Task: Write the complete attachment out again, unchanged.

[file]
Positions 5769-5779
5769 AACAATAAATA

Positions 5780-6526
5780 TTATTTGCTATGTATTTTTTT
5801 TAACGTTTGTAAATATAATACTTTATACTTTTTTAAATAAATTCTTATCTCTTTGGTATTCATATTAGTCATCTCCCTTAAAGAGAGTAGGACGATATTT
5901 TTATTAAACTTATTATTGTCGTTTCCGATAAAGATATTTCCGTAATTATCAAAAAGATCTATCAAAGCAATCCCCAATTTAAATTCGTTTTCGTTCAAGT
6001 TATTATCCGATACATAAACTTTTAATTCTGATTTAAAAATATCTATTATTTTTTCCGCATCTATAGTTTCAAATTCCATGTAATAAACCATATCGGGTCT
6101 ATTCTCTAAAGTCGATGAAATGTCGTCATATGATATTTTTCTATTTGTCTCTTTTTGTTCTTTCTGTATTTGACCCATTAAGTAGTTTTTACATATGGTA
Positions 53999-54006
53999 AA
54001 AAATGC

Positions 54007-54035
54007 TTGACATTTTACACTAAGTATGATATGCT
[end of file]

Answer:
Positions 5769-5779
5769 AACAATAAATA

Positions 5780-6526
5780 TTATTTGCTATGTATTTTTTT
5801 TAACGTTTGTAAATATAATACTTTATACTTTTTTAAATAAATTCTTATCTCTTTGGTATTCATATTAGTCATCTCCCTTAAAGAGAGTAGGACGATATTT
5901 TTATTAAACTTATTATTGTCGTTTCCGATAAAGATATTTCCGTAATTATCAAAAAGATCTATCAAAGCAATCCCCAATTTAAATTCGTTTTCGTTCAAGT
6001 TATTATCCGATACATAAACTTTTAATTCTGATTTAAAAATATCTATTATTTTTTCCGCATCTATAGTTTCAAATTCCATGTAATAAACCATATCGGGTCT
6101 ATTCTCTAAAGTCGATGAAATGTCGTCATATGATATTTTTCTATTTGTCTCTTTTTGTTCTTTCTGTATTTGACCCATTAAGTAGTTTTTACATATGGTA
Positions 53999-54006
53999 AA
54001 AAATGC

Positions 54007-54035
54007 TTGACATTTTACACTAAGTATGATATGCT